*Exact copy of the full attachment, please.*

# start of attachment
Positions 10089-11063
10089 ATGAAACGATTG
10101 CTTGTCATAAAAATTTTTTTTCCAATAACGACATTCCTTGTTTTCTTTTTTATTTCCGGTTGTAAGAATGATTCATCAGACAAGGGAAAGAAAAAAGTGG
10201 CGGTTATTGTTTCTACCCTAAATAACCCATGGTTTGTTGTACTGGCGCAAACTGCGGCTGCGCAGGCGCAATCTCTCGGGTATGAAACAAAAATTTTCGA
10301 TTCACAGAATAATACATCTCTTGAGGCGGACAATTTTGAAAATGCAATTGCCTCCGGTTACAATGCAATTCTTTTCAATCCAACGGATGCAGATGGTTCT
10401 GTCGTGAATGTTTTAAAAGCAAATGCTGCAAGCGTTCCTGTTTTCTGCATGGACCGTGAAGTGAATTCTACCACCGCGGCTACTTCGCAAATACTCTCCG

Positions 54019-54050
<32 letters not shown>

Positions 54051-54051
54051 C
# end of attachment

Positions 10089-11063
10089 ATGAAACGATTG
10101 CTTGTCATAAAAATTTTTTTTCCAATAACGACATTCCTTGTTTTCTTTTTTATTTCCGGTTGTAAGAATGATTCATCAGACAAGGGAAAGAAAAAAGTGG
10201 CGGTTATTGTTTCTACCCTAAATAACCCATGGTTTGTTGTACTGGCGCAAACTGCGGCTGCGCAGGCGCAATCTCTCGGGTATGAAACAAAAATTTTCGA
10301 TTCACAGAATAATACATCTCTTGAGGCGGACAATTTTGAAAATGCAATTGCCTCCGGTTACAATGCAATTCTTTTCAATCCAACGGATGCAGATGGTTCT
10401 GTCGTGAATGTTTTAAAAGCAAATGCTGCAAGCGTTCCTGTTTTCTGCATGGACCGTGAAGTGAATTCTACCACCGCGGCTACTTCGCAAATACTCTCCG

Positions 54019-54050
<32 letters not shown>

Positions 54051-54051
54051 C